Last Tuesday, I got a chance to tour the CCEA Personal Property Storage Facility @ 1215 7th St. in Skid Row. Fred Faustino, Deputy Director of Operations @ the CCEA, showed me around and explained a little about how the place is run.
Highly organized and systematic are two words that popped in my head before Fred even said a word. Compassionate and protective are two more words I would use to describe the care shown toward the Facility’s clients, as I pulled my camera out to document the place. Photos of individuals were not allowed, Fred explained, unless the individuals agreed to it. Consideration for other’s dignity was on full display in this building, and I sensed a lot of pride in the folks working there too.
The set-up is an ingenious arrangement of wheeled storage bins aligned into rows wide enough to allow walking passage through. Each bin has a clear white number on top, and the bins are positioned numerically. Near the front of the warehouse was a gate where the clients wait for their bins to be rolled out to them. Only CCEA workers are allowed behind the gate. Anyone can rent a bin for 7 day intervals (one bin per person), at which time, renewal is necessary. Renewal is possible for as long as one wishes, and the service is free. Several people were waiting for their bins while I was visiting.
I wanted to know who had devised this system, and if it was the only one like it in the world.
Fred told me that the CCEA Facility came about as the fruit of labored negotiations in relation to a lawsuit filed in 2002 by the ACLU against the CCEA BID. In a compromise,
both entities crafted this system together. The Facility is now a safe and secure place for homeless individuals to store their personal belongings without fear of them being stolen from the street, or taken away as trash. The warehouse itself was donated by local property owner, Richard Meruelo.
The CCEA Facility’s system encompasses more than just storage bins. The back of the
warehouse has a separate storage area where shelves of bagged items sit tagged and waiting for their owners to collect them, if they so choose. Backpacks, bikes and assorted personal effects are carefully taken from the streets of Skid Row, and in their place is put a sticker with information on how to collect their belongings at the CCEA Facility. Items are bagged and kept for 90 days. Peggy, the CCEA Facility’s manager, on duty at the time of my visit, explained that about 10% of the bagged items get picked up. She also said that approximately 600 out of the 700 storage bins available, were currently being used.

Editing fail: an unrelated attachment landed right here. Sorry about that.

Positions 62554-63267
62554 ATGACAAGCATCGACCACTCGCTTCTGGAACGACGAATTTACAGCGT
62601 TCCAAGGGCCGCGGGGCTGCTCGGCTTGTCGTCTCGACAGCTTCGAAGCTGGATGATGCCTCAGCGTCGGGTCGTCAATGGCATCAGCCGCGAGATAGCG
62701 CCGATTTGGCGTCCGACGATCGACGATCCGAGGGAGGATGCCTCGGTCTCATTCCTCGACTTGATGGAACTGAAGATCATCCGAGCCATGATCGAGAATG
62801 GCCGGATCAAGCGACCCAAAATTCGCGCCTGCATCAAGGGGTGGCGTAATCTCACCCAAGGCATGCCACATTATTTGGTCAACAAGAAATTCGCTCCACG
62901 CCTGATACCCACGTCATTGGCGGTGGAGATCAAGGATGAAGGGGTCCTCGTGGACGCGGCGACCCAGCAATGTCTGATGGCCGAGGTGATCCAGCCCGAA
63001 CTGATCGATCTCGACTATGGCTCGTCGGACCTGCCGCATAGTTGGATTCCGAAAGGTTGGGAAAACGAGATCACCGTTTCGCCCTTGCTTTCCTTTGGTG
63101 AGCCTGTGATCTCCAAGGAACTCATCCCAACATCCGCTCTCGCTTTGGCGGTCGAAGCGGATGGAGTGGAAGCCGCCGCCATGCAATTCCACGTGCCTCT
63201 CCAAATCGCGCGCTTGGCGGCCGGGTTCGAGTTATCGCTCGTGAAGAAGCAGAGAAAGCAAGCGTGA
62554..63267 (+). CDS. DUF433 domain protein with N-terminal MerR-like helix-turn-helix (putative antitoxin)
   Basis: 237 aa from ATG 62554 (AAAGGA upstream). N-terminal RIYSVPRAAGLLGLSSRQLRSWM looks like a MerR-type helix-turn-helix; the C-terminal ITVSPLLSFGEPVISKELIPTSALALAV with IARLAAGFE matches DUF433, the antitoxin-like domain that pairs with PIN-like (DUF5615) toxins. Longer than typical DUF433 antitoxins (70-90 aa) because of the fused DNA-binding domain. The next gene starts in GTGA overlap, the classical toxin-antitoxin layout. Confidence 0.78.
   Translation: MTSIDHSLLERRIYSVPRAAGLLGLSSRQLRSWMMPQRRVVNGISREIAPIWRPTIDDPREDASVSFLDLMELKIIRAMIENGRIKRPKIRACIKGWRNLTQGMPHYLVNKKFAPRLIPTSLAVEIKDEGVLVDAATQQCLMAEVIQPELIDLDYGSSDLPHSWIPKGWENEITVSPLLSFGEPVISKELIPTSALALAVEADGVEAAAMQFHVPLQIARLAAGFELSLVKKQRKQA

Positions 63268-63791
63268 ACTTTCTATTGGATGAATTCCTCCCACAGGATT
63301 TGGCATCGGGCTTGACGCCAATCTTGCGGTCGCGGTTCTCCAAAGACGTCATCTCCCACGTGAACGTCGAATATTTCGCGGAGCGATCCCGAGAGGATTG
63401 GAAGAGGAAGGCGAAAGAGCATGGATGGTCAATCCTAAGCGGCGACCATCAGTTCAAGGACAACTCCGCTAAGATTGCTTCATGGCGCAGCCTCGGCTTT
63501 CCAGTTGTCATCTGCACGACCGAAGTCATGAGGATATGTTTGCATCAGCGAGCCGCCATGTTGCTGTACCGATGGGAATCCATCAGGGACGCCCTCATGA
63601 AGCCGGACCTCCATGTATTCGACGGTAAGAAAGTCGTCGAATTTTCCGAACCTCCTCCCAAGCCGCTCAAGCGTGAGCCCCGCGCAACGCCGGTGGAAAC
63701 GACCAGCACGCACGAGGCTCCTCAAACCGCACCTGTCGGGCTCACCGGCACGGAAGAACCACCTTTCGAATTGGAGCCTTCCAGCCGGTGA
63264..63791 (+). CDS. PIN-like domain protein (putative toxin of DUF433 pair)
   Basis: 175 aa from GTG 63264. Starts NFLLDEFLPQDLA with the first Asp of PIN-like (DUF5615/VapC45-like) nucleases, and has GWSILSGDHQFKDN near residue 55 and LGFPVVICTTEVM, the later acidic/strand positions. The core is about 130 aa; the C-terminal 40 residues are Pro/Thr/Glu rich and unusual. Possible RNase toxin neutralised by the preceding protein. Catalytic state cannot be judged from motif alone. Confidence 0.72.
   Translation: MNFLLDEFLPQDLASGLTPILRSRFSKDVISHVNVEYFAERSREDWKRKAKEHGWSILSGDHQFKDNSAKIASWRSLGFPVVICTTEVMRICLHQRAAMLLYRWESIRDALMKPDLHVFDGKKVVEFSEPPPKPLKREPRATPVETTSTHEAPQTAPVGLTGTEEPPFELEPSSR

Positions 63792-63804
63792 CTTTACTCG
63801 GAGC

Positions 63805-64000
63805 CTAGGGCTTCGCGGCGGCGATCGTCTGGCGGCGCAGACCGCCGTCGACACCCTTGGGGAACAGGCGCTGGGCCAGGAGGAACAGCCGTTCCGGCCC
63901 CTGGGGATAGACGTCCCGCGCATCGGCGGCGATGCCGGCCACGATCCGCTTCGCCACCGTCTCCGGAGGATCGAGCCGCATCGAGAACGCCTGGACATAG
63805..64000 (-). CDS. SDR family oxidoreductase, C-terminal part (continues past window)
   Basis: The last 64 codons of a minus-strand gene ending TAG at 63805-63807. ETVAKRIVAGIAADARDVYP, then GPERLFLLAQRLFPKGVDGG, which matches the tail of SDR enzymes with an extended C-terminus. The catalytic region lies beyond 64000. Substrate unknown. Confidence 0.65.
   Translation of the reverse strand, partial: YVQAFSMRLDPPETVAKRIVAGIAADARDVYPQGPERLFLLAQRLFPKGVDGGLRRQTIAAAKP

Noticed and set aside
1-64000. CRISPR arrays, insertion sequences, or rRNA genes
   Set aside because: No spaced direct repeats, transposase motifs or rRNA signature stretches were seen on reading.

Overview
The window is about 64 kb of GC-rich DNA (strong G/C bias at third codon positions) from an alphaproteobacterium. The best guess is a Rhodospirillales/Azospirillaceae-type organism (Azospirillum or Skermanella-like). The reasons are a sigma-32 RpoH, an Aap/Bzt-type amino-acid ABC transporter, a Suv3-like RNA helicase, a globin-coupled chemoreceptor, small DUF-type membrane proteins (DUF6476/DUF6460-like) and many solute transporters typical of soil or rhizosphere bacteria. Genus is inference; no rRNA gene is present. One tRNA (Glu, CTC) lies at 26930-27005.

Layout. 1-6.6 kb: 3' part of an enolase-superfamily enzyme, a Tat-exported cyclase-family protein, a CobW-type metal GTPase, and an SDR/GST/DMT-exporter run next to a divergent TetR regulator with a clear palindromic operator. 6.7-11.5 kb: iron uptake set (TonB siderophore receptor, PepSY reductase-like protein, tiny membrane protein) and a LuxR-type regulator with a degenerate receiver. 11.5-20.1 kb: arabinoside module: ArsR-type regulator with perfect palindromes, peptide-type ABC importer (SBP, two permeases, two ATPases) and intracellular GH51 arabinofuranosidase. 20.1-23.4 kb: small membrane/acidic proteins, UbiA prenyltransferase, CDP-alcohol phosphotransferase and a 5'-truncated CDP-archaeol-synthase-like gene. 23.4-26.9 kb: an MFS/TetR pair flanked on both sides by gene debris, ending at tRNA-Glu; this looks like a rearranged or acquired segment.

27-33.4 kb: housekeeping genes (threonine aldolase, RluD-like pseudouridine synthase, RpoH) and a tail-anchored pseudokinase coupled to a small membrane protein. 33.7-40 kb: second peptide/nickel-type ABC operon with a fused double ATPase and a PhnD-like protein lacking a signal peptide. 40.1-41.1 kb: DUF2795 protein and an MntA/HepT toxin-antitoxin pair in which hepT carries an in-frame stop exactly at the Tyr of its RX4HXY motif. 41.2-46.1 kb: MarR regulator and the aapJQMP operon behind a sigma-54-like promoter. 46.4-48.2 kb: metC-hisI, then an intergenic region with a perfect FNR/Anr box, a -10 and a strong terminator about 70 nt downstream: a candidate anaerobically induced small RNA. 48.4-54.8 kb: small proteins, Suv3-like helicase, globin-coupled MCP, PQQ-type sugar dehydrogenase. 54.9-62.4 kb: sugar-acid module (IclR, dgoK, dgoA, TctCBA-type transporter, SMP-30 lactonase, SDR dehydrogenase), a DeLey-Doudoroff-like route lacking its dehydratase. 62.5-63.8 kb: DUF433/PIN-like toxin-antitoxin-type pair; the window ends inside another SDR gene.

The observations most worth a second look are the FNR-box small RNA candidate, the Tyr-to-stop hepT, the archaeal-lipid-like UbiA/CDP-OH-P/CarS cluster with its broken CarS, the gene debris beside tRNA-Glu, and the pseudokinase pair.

60 storage bins were recently donated by the City of San Diego. These bins will be used for a separate and more private room in the warehouse, currently under construction-specifically for women and children. San Diego, confronted with some of the same issues of pervasive homelessness in their Downtown, as well a lawsuit looming against their City similar to the suit filed here -had recently come to visit the CCEA Facility, after hearing about it in the news. Impressed with what they saw, they had Peggy go down to San Diego to help them set up a facility of their own- same system. Here is an article I found about the relationship between our two cities: (http://www.sdcitybeat.com/sandiego/article-8493-the-things-they-carry.html)
(Excerpted from a SAN DIEGO CITYBEAT article titled, “The Things They Carry” December 8th, 2010 by Kelly Davis)
Scott Dreher, one of the attorneys for nine plaintiffs who say they lost medication, clothing and bedding, cash and personal documents, among other items, said initial settlement discussions with the City Attorney’s office focused on developing a better notification system, as well as a place to store items confiscated in future abatements.
“We talked about creating a lost and found with those metal shipping containers, stuff like that,” he said.
Then they heard about CCEA’s storage warehouse and made a trip to L.A. to check it out.
“We all agreed that a storage facility was a much better idea,” Dreher said, “especially using the L.A. model.
Several articles have been written, and TV stories broadcast, about the CCEA Personal Property Storage Facility from as far away as England and Japan. Many elected officials from other cities come to study the Facility, and to learn how best to emulate similar systems in their own municipalities. The reason I am writing about this Facility on my blog, has to do with a story I heard firsthand from a gentleman I recently met in the neighborhood, who I will call, “W”. W, as of this week, is a man with a place to call home (Congratulations, and a big shout out to W, if he is reading this). When we met, a couple of weeks ago, he was transitioning from the streets- into a room. He mentioned the CCEA Storage Facility as being a “Godsend”. He had heard about it by word of mouth. After losing a bed in a transitional housing program, W had found himself on the streets with bags and boxes of personal items and a bicycle. W had been wandering Skid Row with all his belongings tethered to the back of his bike as he made his way around the neighborhood to get the essential services he needed to survive. A fellow homeless man, seeing him struggle with the burden of his keepsakes trailing behind his bike-told him about the CCEA Facility. W had nothing but gratitude for the prevalence of such a place. Fred Faustino also mentioned that he hears daily at the Facility, how thankful people are that such a service exists.
The CCEA Personal Property Storage Facility: Progressive, Compassionate, and Open 7 days a week.